well, with its range of colours and a degree of masculinity. Watson’s voice is dark and expressive, adding a layer of intensity to the words. The piano, having an equal role to the voice, paints the winter imagery of the harsh natural elements such as storms and wind, and McMahon does it exuberantly. On the other hand, he parallels the emotional unrest expressed in the voice with a wonderful restraint. Not for the faint of heart, this album is a heartfelt addition to the music libraries of contemplative listeners. Ivana Popovic Amour et Fantaisie – Melodies de Lionel Daunais Dominique Côté; Esther Gonthier ATMA ACD2 2839 ( ! Canadian baritone Dominique Côté is world renowned for his opera and concert performances. Here Côté demonstrates his talented musicianship by singing his favourite songs by multi-talented Quebecer Lionel Daunais (1901-1982). Côté’s illustrious singing is accompanied with passion by Quebec pianist Esther Gonthier. Daunais’ popular, accessible songs are as wide-ranging as his career as a composer, singer/songwriter, performer, author, artistic director and radio host. Daunais sets his own lyrics brilliantly. Highlights include the opening track L’amour de moi with slightly atonal short piano intro, low-range-touching vocals, faster mid-section and “très” dramatic build to piano flourish and held note vocal closing. Four humourous Folklore songs include folksy, happy À Montréal, a city tribute with rhythms, a slower alternating section and entertaining spelling out of the letters Montréal closing. What Montreal food to eat drives Les patates, with operatic rhythmical lyrics mentioning potatoes, chips and even a federal election! Famous La tourtière is about its flavourful wonders, highlighted by back-and-forth answering of Côté’s clear lead vocals by Ensemble Vocal Charlevoix, under musical director Julie Desmeules. Daunais’ songs with texts by writers including Paul Fort, Paul Eluard and Éloi De Grandmont are equally entertaining. Côté writes in his liner notes, “his music speaks to me and moves me,” which comes across in his Daunais homage, understandable even with my working knowledge of French. He loves these songs, and so should listeners! Tiina Kiik Lux Aeterna – Choral works by György Ligeti and Zoltán Kodály Danish National Vocal Ensemble; Marcus Creed Our Recordings 6.220676 (naxosdirect. com/search/6220676) ! At first glance, the pairing of Kodály and Ligeti might seem strange, given the disparate nature of their musical works. While Kodály composed in a largely conventional yet extended tonal idiom, Ligeti is a renowned master of the avantgarde, famous for his introduction of micropolyphony and the use of his atmospheric music in the films of Stanley Kubrick. Despite this musical disconnect, both composers share close personal connections, including their Hungarian nationality. Four decades older than Ligeti, Kodály appointed his younger countryman as a teacher of theory and counterpoint at the Liszt Academy in Budapest before Soviet troops entered Hungary in 1956 and Ligeti fled to Vienna. One of the fundamental elements underpinning this disc is the importance of folk music in Hungarian musical traditions, which was the basis of their institutional training methodologies. Indeed, it was Kodály’s study and use of folksong in his compositions, which formed a new basis for musical life in Hungary. It is no surprise, then, to find that much of the material on Lux Aeterna is arrangements and adaptations of folk songs. While Ligeti’s music is often synonymous with the avant-garde, many of his folk songs are surprisingly conventional, particularly the 1955 collections written while he was still in Hungary. These songs pair exceedingly well with Kodály’s more traditional fare, while the inclusion of Lux Aeterna consists of the 1982 Drei Phantasien nach Friedrich Hölderlin give listeners seeking the modernistic Ligeti repertoire something to look forward to. The Danish National Vocal Ensemble is in fine form on this disc, embracing and showcasing the extraordinary complexity of Ligeti’s modern works, the brilliant wordpainting of his earlier folk songs and the late-Romantic sumptuousness of Kodály’s musical settings. Matthew Whitfield Martins Vilums Latvian Radio Choir; Kaspars Putnins LMIC SKANI 131 ( ! The musical heritage of the Baltic countries is rich and unique, offering a wide range of composers and works which are unlike those of any other tradition. This disc features the music of Martins Vilums (b.1974), a Latvian composer and accordionist whose material is characterized by fascinating titles and rich textures, all expertly performed by the Latvian Radio Choir and their director Kaspar Putnins. Perhaps the most traditional piece on this disc is Vilums’ Lux Aeterna, inspired by the traditional requiem text and portrayed through a wide range of timbres and layers. The use of melodies resembling Gregorian chant and Eastern Orthodox psalmodic declamation which emerge through luminescent choral textures make this work immediately appealing, especially for those familiar with Ligeti’s setting of the same text. Other works range greatly in instrumentation and theme, from the Zoroastrian cosmological text On the conflict waged with the primeval ox which features extended vocal techniques including overtones and microintervals, to the expansive Aalomgon for percussion, trombone, horn and 12 voices. This latter piece is perhaps the most fascinating, a mini-oratorio over 30 minutes in length and comprised of a “libretto” of syllables, arranged in a particular system by the composer, intended to resemble words of demonic conjuring and godly cursing. Aalomgon is a dense yet utterly fascinating experience, and a unique sonic expression of deeply spiritual themes. If there is one word to best describe this disc, it may well be “abstract.” While Vilums’ music can certainly be experienced without guidance, the composer’s words and insights are vital to achieving complete comprehension of many of these pieces. From the systemically syllabic Aalomgon to the overarching spirituality of Lux Aeterna and On the conflict waged with the primeval ox, there is much on this disc worthy of appreciation, not least of which is the monumental effort put forth by the Latvian Radio Choir. Matthew Whitfield Heidi Breyer – Amor Aeternus: A Requiem for the Common Man Various Artists Winterhall Records WRC006 ( ! Composer/ pianist Heidi Breyer composed this tenmovement contemporary Requiem for chorus, vocal soloists, piano, strings, harp and horn over almost a decade. As Breyer writes, “Amor is a musical anthology of our times…” It is another musical pandemic project for the listener, this one recorded during the first year of COVID lockdowns. Sung in Latin, Breyer composes with moving vocal and instrumental combinations. Introit opens with low-pitched 48 | May 20 - July 12, 2022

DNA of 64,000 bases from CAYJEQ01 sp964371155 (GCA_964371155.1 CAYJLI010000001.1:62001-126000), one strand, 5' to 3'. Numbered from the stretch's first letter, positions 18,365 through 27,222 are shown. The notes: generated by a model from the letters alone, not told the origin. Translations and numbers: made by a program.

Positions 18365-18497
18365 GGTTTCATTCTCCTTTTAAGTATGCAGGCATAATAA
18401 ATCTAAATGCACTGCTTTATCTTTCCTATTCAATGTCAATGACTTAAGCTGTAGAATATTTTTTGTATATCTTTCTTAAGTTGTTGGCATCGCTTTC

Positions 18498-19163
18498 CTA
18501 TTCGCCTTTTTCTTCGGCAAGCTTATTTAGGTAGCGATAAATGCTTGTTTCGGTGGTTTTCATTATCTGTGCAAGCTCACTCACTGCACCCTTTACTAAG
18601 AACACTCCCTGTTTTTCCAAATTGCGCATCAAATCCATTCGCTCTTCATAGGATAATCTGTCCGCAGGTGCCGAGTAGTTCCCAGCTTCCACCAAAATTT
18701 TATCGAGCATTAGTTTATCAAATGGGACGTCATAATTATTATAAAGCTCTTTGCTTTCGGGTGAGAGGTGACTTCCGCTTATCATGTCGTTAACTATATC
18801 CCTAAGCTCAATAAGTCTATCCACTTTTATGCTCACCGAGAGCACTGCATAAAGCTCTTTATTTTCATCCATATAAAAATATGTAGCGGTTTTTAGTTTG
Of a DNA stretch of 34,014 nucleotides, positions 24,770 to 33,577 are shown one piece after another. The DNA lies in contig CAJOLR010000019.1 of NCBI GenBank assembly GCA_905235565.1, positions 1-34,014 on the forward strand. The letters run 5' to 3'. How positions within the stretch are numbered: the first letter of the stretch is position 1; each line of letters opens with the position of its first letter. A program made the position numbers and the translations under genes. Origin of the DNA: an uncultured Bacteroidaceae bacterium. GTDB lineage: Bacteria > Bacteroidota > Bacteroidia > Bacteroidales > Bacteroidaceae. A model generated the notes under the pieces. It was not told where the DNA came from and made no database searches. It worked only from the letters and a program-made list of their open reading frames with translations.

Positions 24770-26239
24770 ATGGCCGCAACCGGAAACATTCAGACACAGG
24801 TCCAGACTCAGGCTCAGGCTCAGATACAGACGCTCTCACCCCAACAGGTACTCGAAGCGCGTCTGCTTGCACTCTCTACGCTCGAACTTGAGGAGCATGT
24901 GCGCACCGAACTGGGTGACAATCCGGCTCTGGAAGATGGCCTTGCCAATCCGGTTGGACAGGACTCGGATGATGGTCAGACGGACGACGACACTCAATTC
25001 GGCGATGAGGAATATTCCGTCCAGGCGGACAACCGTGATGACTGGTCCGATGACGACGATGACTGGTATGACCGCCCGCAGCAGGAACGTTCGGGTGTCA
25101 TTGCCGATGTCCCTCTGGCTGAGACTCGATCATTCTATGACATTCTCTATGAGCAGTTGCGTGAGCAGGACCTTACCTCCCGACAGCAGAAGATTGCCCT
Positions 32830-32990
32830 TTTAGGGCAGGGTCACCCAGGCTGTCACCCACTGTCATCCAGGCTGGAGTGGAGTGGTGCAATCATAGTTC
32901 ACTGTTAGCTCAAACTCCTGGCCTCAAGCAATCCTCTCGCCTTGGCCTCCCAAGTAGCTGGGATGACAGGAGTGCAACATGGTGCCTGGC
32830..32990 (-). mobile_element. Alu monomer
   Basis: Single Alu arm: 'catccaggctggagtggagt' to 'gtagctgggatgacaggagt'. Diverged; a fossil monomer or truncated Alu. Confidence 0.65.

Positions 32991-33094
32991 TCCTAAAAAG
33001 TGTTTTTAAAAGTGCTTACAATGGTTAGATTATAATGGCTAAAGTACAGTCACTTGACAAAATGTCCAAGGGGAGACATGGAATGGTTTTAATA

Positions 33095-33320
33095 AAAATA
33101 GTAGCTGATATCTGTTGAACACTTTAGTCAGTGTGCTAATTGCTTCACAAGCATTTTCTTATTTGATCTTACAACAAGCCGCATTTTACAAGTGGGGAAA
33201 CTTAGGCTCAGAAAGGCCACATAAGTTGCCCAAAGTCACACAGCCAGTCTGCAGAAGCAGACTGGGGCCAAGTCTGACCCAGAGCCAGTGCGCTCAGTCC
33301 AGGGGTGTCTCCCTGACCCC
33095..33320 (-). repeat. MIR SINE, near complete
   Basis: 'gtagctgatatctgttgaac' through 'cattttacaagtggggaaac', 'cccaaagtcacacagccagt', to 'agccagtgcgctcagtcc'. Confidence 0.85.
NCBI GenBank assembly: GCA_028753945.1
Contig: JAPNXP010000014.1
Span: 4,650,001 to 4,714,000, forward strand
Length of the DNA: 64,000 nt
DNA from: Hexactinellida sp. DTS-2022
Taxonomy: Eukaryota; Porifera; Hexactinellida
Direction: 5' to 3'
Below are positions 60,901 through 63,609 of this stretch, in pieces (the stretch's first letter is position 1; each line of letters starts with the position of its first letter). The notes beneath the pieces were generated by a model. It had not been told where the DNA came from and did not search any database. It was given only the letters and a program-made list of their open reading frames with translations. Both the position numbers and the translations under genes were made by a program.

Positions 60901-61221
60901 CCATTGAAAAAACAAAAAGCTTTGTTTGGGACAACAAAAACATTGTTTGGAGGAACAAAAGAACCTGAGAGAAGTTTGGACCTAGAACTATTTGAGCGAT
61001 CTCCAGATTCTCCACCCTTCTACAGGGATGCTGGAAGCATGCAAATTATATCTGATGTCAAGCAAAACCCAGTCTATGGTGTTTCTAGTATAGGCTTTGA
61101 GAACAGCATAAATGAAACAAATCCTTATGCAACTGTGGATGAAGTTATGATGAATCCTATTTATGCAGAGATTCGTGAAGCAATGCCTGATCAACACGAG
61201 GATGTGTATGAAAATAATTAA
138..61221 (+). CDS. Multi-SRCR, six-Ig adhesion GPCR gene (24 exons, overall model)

strings, followed by slow choir entry. Love its haunting dark strings under the high female voices and accessible contrapuntal tonality. Breyer’s virtuosic piano solo opening in Kyrie Eleison leads to a solo baritone and then full choir sorrowful lament. Another piano introduction starts Domine Jesu Christe with emotional full choral singing and colourful strings, which also are featured in the slightly faster Sanctus. Lacrimosa is especially unique with a dramatic piano part now in the forefront throughout from the opening solo introduction, orchestral lower pitch support entry, sudden faster tempo with vocals, and return to slower closing with higher vocals supporting the piano. Calming, reflective and beautiful Lux Aeterna, with its angelic vocal legato melody, piano ostinato sections and mellow instrumentals, could stand as a fully independent top-ten piece all on its own! The closing faster movement, In Paradisum, has a jubilant vocal chorus creating a hopeful closing to the entire work. This masterpiece is surprisingly Breyers’ first large-scale choral work. It is powerful, musical and brilliantly composed, performed and produced. Tiina Kiik Jóhann Jóhannsson – Drone Mass ACME; Theatre of Voices; Paul Hillier Deutsche Grammophon ( ! Jóhann Gunnar Jóhannsson (1969- 2018) was an Icelandic composer who wrote music for a wide array of media including theatre, dance, television and films. His music blends traditional instruments and orchestrations with contemporary and electronic components, resulting in a unique and characteristic soundscape. At once meditative, mystifying and minimalistic, there are clear similarities between the Drone Mass and the music of 20th-century Eastern European spiritualists such as Pärt and Gorecki, but with notable deviations such as the integration of electronic techniques and the use of texts taken from the “Coptic Gospel of the Egyptians,” part of the Nag Hammadi library discovered in 1945. For those expecting a Catholic-based Mass in the style of Haydn, Mozart and Beethoven, the incorporation of a hymn described by Jóhannsson himself as “a seemingly meaningless series of vowels” will mark a radical deviation from the norm, and yet the characterization of this work as a “Mass” is nonetheless fitting, as there is an interconnectedness and weaving of meaning between movements which provide structure and form to Jóhannsson’s large-scale work. This world-premiere recording of the Drone Mass by the American Contemporary Music Ensemble, Theatre of Voices and conductor Paul Hillier is a revelatory look into the musical mind of Jóhannsson as represented in his art music, rather than his film scores, and is an extraordinary musical achievement. The demanding score is executed flawlessly and both singers and instrumentalists deserve commendation for their impeccable intonation. Jóhannsson’s Drone Mass is highly recommended, not only to those fond of Pärt, Gorecki and Tavener, but to all who enjoy contemporary music performed at the highest levels of excellence. Matthew Whitfield Heinz Holliger – Lunea Christian Gerhaher; Juliane Banse; Ivan Ludlow; Sarah Maria Sun; Annette Schönmüller; Philharmonic Zürich; Basler Madrigalisten; Heinz Holliger ECM New Series ECM 2622/23 ( ! Swiss virtuoso oboist, composer and conductor Heinz Holliger is among the most prominent oboists of his generation. Also a prominent modernist composer, his work includes the 1998 opera Schneewittchen. Fascinated by artists living on the edge, his music often interrogates their lives and the texts they left. His opera Lunea (2017) is no exception. Unfolding in 23 scenes Lunea is built on as many aphoristic visions, based on the biography and work of the celebrated Biedermeier poet Nikolaus Lenau (1802-1850). Suffering a suspected midlife stroke and exhibiting unmistakable signs of mental illness, Lenau was confined to a mental institution for the rest of his life. Art imitating life, Lunea protagonists distort and rearrange words just as Lenau did after his stroke. The score employs a compositional procedure in which material is stated in reverse order, paralleling the narrative’s shuttle back and forth in time. Händl Klaus’ spare libretto reflects the outlines of the poet’s biography, retaining the flavour of Lenau’s near-Dadaist statements such as, “Man is a sandpiper by the sea of eternity.” Holliger’s music reflects the poet’s turmoil, despair and insights with surprising, effective sounds. For example, his skillful, prominent use of the cimbalom is perhaps a sly reference to Lenau’s birthplace in the Kingdom of Hungary and early career in Budapest. Reflecting the concentrated emotion characteristic of the Romantic period, Holliger’s brilliant orchestration underscores the disjointed libretto with impressively expressive instrumental and vocal writing. Juliane Banse’s achingly soaring soprano aria in Scene 12, and the violin solos sprinkled throughout, are memorable for their atonal yet emotional lyricism. Andrew Timar What we're listening to this month: Cherished Possessions Steve Boudreau Ottawa pianist Steve Boudreau enlists top Montreal talent for an album of new original music for jazz piano trio. The Alberta Lounge Deanne Matley Inspired by Canadian Legend Oscar Peterson, Matley shines as a vocal stylist in this contemporary vocal jazz album with standards and original music. De la cour de Louis XIV à Shippagan! Suzie Leblanc, Ellen Torrie, Marie Nadeau-Tremblay, Sylvain Bergeron, Vincent Lauzer Acadian soprano Suzie LeBlanc returns with a fascinating album that pairs French airs de cour with traditional Acadian songs featuring baroque violin, recorder; and archlute. Emigre and Exile Arcomusical Unique new works for berimbau ensemble including premiere recordings of music by Matt Ulery, Alexandre Lunsqui, Jeremy Muller, and Gregory Beyer. May 20 - July 12, 2022 | 49